Friday, October 15, 2010

Birding the Santa Cruz River at the Santa Fe Ranch

Tucson Audubon Field Trip Report
By Robin Baxter

Hello all, On Saturday Oct. 9 ten participants and I made the first Tucson Audubon Society field trip to the Santa Fe Ranch north of Nogales, and Las Lagunas, a wetland in the north end of Nogales. This was an introductory tour to let the birding community know about these excellent locations.

Santa Cruz River
The Santa Fe Ranch is on North River Road off of Hwy.82. It is a private working cattle ranch owned and operated by the Santa Fe Ranch Foundation. It is not only operated as a cattle ranch but also as an outdoor educational facility. There are restrooms, picnic tables, a butterfly and hummingbird garden, and a nature trail available to the public.

Las Lagunas is on Country Club Drive just off of Grand Ave. at the north end of Nogales. Long time local birders used to know it as the "drive-in pond". It is also owned by the Santa Fe Ranch and has just been officially opened to the public. A small area has been cleared of cattails and a short trail leads to the cienega edge. More cattail clearing to increase the open water, trails and boardwalks are planned for the future.

While both locations are open to the public the foundation does request that visitors call first. Not all of the ranch property is open to the public and there could be a chain across the entrance to Las Lagunas, so they would like some advance notice from visitors. If the chain is up at Las Lagunas you can still visit by parking across the street at the St. Andrew's Church and just step over the chain. There are no facilities at Las Lagunas.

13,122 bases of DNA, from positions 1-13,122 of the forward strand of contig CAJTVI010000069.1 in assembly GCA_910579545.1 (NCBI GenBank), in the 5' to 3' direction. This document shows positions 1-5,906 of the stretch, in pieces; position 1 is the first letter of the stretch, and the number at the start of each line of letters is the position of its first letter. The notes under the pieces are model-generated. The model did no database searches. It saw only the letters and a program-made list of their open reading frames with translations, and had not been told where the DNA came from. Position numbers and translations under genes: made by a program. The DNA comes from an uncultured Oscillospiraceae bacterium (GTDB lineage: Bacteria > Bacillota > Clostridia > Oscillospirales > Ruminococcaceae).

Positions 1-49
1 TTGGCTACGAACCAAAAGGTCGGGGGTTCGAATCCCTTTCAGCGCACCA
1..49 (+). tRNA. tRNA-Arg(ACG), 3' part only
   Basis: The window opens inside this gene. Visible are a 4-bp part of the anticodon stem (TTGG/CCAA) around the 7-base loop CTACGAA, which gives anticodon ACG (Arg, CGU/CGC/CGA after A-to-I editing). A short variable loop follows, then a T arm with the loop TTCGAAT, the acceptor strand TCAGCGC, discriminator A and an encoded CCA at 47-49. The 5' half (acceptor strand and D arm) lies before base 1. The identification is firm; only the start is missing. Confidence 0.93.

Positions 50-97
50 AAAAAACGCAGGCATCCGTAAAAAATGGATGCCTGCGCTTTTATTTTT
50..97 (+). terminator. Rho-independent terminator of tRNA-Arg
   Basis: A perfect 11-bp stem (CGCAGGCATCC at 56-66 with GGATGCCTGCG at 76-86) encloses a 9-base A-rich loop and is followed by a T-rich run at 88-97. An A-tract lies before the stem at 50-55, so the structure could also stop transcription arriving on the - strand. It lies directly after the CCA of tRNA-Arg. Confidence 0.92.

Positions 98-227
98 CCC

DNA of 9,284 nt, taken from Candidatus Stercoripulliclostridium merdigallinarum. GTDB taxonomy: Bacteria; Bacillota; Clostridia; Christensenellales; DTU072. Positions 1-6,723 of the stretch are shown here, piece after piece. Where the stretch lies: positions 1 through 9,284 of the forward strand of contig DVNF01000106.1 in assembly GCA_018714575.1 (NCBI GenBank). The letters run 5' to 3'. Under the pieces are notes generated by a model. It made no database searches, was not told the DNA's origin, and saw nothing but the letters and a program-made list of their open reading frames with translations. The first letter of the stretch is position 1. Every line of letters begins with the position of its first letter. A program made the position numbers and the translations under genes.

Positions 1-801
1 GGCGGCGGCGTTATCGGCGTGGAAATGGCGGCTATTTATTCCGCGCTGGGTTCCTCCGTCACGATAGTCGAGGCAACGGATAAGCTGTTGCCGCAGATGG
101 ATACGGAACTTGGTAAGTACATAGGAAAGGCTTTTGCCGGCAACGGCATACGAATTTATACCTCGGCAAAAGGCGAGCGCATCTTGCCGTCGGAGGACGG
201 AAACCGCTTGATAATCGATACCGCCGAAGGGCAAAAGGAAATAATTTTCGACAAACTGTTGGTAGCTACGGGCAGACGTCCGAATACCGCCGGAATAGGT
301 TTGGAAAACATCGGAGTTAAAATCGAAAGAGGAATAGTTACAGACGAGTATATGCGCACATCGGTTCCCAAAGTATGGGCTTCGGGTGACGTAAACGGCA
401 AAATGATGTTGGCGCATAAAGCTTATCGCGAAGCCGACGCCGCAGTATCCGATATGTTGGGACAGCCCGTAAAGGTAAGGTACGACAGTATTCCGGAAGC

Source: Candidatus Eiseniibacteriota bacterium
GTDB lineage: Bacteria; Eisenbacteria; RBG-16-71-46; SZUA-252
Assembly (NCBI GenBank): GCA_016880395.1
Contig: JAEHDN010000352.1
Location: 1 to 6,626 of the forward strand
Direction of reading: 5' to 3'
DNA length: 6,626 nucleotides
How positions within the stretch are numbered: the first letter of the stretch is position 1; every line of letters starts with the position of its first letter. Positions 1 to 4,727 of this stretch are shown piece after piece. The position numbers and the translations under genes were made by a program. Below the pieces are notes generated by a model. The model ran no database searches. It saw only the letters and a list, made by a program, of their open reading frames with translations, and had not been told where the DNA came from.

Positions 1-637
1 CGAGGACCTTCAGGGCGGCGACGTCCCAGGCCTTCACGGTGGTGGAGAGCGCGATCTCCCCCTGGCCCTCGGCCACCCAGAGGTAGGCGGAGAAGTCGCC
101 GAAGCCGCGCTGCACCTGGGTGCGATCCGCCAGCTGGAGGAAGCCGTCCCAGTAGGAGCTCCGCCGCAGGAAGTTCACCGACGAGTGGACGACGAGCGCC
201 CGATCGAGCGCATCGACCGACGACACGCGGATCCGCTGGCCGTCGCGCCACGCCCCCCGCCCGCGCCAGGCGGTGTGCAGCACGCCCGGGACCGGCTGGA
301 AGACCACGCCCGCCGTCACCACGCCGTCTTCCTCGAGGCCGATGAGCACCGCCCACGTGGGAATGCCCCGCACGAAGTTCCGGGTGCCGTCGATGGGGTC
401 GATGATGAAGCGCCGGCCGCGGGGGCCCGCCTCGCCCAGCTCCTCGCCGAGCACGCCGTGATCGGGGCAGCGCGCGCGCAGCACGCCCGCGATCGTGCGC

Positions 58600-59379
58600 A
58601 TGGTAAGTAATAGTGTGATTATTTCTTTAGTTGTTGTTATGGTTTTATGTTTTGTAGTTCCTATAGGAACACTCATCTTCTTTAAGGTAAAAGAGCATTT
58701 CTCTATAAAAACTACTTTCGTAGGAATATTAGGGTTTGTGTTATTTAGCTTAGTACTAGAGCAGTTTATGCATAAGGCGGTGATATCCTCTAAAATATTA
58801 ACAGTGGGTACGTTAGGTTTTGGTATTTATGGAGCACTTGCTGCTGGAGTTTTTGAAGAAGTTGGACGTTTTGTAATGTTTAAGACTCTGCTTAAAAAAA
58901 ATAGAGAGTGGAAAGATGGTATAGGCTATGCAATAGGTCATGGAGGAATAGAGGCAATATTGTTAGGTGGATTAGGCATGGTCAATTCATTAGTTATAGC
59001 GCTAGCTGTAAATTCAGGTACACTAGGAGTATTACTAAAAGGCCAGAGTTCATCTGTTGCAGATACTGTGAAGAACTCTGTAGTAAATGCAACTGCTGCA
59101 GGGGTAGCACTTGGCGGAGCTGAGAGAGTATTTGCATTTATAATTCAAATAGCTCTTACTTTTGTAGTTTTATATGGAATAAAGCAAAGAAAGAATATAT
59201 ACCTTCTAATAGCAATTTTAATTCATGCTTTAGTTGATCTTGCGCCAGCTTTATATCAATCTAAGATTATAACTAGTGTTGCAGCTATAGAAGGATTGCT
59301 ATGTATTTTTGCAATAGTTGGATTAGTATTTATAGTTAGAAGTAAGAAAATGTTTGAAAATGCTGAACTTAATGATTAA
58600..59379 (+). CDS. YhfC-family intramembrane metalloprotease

The Santa Fe Ranch is on the Santa Cruz River(bed) making it good birding habitat, and as Las Lagunas is developed it will become more user friendly and is the best wetland cienega associated with the Santa Cruz River. It was also the first camp within the U.S. used by Juan Bautista de Anza on his expedition to colonize San Francisco in 1775.

The ranch foundation was pleased to have Tucson Audubon bring a group there and they look forward to birders visiting in the future. Here is a list of the birds we saw, which only barely hints at what may be found at these sites:

Gray Hawk by Mark Sharon
Turkey Vulture
Sharp-shinned Hawk
Cooper's Hawk
Gray Hawk
American Kestrel
Sora - Heard only.
Eurasian Collared-Dove
Mourning Dove
Common Ground-Dove
Broad-billed Hummingbird
Black-chinned Hummingbird
Anna's Hummingbird
Rufous Hummingbird
Gila Woodpecker
Ladder-backed Woodpecker
Northern Flicker
Gray Flycatcher
Dusky Flycatcher
Pacific-slope Flycatcher
Black Phoebe
Say's Phoebe
Vermilion Flycatcher
Dusky Flycatcher by Mark Sharon
Cassin's Kingbird - Heard only.
Common Raven
Bewick's Wren
House Wren
Ruby-crowned Kinglet
Hermit Thrush
Curve-billed Thrasher
European Starling
Cedar Waxwing
Orange-crowned Warbler
Wilson's Warbler
Summer Tanager - Heard only.
Green-tailed Towhee
Canyon Towhee
Abert's Towhee
Lark Sparrow
Lincoln's Sparrow
White-crowned Sparrow
Northern Cardinal
Lazuli Bunting
Lazuli Bunting by Mark Sharon
Cedar Waxwing By Mark Sharon
Common Ground Dove by Mark Sharon
Rufous Hummingbird by Mark Sharon

Red-winged Blackbird
Brewer's Blackbird
Brown-headed Cowbird
House Finch
Lesser Goldfinch
House Sparrow

Number of Species: 49

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